Wednesday, May 22, 2013

Proper nutrition is so incredibly vital--many diseases are avoidable simply by eating your greens!  From general health to longevity--let your food be your medicine, and your fountain of youth!  As I draw very close to my 40th birthday, it's becoming more and more clear to me where my path will continue to lead me, with respect to my nutrition--right to the food garden and farmer's market!

Along that vein, I have a guest blogger today, David Haas from the Mesothelioma Cancer Alliance. Take it away David!

Striking a Balance in the Quest for Prevention

While nutrition and exercise won't cure cancer, they can pack a powerful one-two punch in the effort to avoid cancer in the first place.  Just as there are some foods and activities that can increase the potential for certain types of cancers, there are also some that decrease the likelihood.  Prevention is always preferable to treatment; someone experiencing mesothelioma treatment side effects, for example, may not feel geared up for exercise.

There are many foods that offer powerful antioxidants, vitamins and minerals that can aid in cancer prevention, but there's no need to limit your diet to a few foods.  Instead, look at foods that offer the nutrients you need for your own lifestyle.  For example, calcium has been shown to reduce the instance of colorectal cancer, but a high dose of calcium may actually increase the risks of prostate cancer.  For women, this is hardly an issue, and women are at greater risk for other ailments like osteoporosis and can thus consume a diet high in calcium more readily than a man can.

Women looking to boost their calcium levels should incorporate almonds, yogurt and leafy greens into their diets. These foods are bursting with other beneficial components like fatty acids, protein and beta-carotene.  Beta-carotene can be beneficial to your diet, but smokers should avoid taking supplementation in the hopes of increasing their cancer-fighting potential; beta-carotene in excess has actually been linked to an increase in lung cancer.

For a general overview, avoid living your life in excess.  Practice moderation, and you can enjoy just about any food.  Avoid eating a diet that is high in salt, fat and processed sugars, and instead stick to a plant-based diet with healthy proteins.  Minimize drinking, and eliminate drug use.  With just a few adjustments to your diet, you can make a lot of changes.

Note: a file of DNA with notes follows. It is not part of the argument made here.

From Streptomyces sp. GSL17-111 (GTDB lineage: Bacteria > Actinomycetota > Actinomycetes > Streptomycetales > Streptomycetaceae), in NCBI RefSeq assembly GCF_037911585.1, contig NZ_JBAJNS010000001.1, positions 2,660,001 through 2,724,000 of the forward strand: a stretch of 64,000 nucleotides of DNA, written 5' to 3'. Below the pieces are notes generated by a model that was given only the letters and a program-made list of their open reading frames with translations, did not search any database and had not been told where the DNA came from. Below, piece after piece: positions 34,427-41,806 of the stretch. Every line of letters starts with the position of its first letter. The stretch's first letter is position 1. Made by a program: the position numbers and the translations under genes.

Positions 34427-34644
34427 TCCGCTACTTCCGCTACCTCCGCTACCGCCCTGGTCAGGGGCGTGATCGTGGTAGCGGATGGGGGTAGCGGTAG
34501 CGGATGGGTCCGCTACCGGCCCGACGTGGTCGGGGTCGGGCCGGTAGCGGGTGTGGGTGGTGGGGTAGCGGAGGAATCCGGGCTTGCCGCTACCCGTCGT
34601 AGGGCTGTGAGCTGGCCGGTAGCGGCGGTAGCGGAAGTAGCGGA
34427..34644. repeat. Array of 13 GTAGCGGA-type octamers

Regardless of your food choices, your diet should always be aimed at maintaining a healthy weight.  Obesity has been linked to several cancers including breast cancer, colon cancer, pancreatic cancer, cervical and ovarian cancer and many others as well, including multiple myeloma.  Weight loss may not necessarily prevent cancer from occurring, but it can improve your odds of avoidance as well as eliminate the possibility for several other diseases as well.

Even without losing weight, physical exercise has been shown to be beneficial for reducing the likelihood of many types of cancers.  Aim for three to five days of moderate to strenuous activity a week.  While it is not widely understood at this time why exactly physical exercise may play such a role, it is believed to have several factors ranging from metabolic changes to hormonal ones.  Regardless of how exercise works to help in the prevention of cancer, exercise has many other benefits as well that make it an attractive option to anyone.

For those seeking to stave off the possibility of cancer, most doctors will recommend a regimen of proper nutrition and a healthy amount of exercise.  While nearly all cancers show a link between diet and exercise and the contraction of cancer, there are numerous other things you can do as well.  If you smoke, aim to stop smoking to reduce the likelihood of lung cancer.  Stopping smoking will also allow you to increase your physical activity level.  When it comes to your health, the right regimen is a package deal.  With the right combination of proper nutrition, exercise, the avoidance of intoxicants and a solid sleep schedule, you can keep your body healthy for years to come.


Joining the MCA in 2011, David Haas is the Director of Awareness Programs. In addition to researching much of the information available to the site’s visitors, David often blogs about programs available and campaigns underway at the Mesothelioma Cancer Alliance. David is a fitness enthusiast who frequently runs, climbs, and bikes for enjoyment. He is also very involved in outreach associated with awareness about the dangers of asbestos for many different organizations and groups of people.

Read more: